|US20060198087 *||Mar 7, 2005||Sep 7, 2006||3M Innovative Properties Company||Filter medium retainer|
|US20070188687 *||Jun 7, 2006||Aug 16, 2007||Wang-Lung She||Protective device for a liquid crystal display|
|US20080030631 *||Aug 6, 2007||Feb 7, 2008||Michael Gallagher||Apparatus for a rotatable computer screen guard having screen protector and document holder functionality|
|US20080075455 *||Sep 25, 2006||Mar 27, 2008||Biguang Lin||Dimmer for lcd screen of digital camera|
|US20090161222 *||Feb 28, 2008||Jun 25, 2009||Hannspree, Inc.||Display having a visor|
|US20110187947 *||Feb 1, 2010||Aug 4, 2011||Tihomir Tsanev||Detachable screen guard assembly|
|US20110216415 *||Mar 5, 2010||Sep 8, 2011||Engblom James A||Display screen shades for mobile devices|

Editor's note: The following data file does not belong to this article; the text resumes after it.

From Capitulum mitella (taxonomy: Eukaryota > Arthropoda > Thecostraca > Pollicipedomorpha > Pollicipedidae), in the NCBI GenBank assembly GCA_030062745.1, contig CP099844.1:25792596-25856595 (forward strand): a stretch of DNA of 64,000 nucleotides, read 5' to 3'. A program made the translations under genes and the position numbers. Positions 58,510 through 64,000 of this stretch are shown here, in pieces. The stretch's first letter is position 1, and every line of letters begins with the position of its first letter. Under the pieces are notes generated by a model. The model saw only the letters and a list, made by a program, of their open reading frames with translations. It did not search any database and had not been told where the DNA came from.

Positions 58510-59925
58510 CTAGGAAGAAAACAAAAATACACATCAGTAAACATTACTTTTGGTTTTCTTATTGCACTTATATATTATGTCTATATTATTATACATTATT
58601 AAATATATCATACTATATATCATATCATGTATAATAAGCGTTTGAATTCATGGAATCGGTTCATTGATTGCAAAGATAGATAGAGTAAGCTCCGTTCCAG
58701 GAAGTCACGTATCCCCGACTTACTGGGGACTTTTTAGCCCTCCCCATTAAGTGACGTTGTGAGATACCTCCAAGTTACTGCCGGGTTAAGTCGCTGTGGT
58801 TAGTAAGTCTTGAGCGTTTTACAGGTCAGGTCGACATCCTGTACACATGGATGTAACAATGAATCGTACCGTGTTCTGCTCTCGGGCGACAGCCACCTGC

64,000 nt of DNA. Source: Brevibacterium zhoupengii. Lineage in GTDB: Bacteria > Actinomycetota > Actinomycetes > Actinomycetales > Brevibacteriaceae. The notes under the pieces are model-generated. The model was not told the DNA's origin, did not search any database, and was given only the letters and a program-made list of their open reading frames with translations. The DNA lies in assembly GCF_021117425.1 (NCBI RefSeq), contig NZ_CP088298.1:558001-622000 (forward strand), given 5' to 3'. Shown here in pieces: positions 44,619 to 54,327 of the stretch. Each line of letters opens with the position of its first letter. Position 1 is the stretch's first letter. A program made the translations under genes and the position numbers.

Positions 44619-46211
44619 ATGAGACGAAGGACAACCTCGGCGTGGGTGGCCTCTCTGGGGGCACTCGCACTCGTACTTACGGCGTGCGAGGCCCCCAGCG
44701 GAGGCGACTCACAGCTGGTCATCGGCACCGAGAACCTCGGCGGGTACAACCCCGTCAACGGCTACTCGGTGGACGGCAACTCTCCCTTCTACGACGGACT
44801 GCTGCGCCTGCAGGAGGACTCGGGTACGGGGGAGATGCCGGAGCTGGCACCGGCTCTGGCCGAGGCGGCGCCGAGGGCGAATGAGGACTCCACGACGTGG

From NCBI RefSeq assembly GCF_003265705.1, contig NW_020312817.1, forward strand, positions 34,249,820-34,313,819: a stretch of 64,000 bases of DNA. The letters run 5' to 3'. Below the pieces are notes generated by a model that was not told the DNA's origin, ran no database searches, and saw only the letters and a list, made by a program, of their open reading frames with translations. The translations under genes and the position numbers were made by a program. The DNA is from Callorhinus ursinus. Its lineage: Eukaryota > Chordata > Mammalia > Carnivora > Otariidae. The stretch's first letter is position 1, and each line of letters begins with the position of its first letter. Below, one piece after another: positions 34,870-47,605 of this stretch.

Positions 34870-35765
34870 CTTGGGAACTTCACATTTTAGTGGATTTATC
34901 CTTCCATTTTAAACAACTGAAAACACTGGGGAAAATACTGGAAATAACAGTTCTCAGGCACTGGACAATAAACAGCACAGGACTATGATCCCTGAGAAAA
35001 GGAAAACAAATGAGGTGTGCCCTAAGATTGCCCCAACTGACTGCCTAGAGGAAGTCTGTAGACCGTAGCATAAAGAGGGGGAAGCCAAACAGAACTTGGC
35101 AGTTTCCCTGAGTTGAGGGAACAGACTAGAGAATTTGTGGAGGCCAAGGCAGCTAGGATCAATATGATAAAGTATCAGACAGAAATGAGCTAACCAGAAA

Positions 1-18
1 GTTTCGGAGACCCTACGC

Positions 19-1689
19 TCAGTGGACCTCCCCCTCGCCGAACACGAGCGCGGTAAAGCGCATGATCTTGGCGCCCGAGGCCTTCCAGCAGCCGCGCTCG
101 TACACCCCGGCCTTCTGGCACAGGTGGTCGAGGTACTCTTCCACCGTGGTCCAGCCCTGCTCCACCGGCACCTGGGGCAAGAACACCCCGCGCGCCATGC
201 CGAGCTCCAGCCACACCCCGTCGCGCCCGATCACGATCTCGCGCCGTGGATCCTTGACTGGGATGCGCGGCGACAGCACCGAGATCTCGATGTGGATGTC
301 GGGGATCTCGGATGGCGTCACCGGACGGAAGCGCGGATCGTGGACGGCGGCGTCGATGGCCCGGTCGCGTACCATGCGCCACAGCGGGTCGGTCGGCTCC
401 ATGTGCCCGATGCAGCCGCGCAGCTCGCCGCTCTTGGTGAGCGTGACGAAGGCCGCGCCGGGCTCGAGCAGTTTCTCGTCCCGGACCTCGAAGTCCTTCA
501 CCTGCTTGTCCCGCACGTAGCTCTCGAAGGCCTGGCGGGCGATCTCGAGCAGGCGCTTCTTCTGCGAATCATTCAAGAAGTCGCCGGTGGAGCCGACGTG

|WO2006042860A1 *||Oct 21, 2005||Apr 27, 2006||Sagem Defense Securite||Support barrel for thin rectangular optical components|
|WO2016049693A1 *||Sep 29, 2015||Apr 7, 2016||Congerton Peta-Ann Louise||Cover for portable electronic device|
|U.S. Classification||359/601, 359/609, 359/611, 361/220, 348/E05.131|
|International Classification||H04N5/65, H01J29/89, G02B7/00|
|Cooperative Classification||H01J29/896, G02B7/006, H01J2229/8922, H04N5/65|
|European Classification||G02B7/00F, H04N5/65, H01J29/89F|
|Jun 27, 1994||AS||Assignment|
Owner name: ALLSOP, INC., WASHINGTON
Free format text: ASSIGNMENT OF ASSIGNORS INTEREST;ASSIGNORS:CLAUSEN, EIVIND;ALLSOP, JAMES D.;YEAKEL, MICHAEL W.;REEL/FRAME:007111/0060
Effective date: 19940614
Owner name: ALLSOP, INC., WASHINGTON
Free format text: ASSIGNMENT OF ASSIGNORS INTEREST;ASSIGNORS:LACELLE, LEROY J.;PIERSON, THEODORE F.;REEL/FRAME:007090/0996
Effective date: 19940613
|Mar 30, 1999||REMI||Maintenance fee reminder mailed|
|Sep 5, 1999||LAPS||Lapse for failure to pay maintenance fees|
|Nov 16, 1999||FP||Expired due to failure to pay maintenance fee|
Effective date: 19990905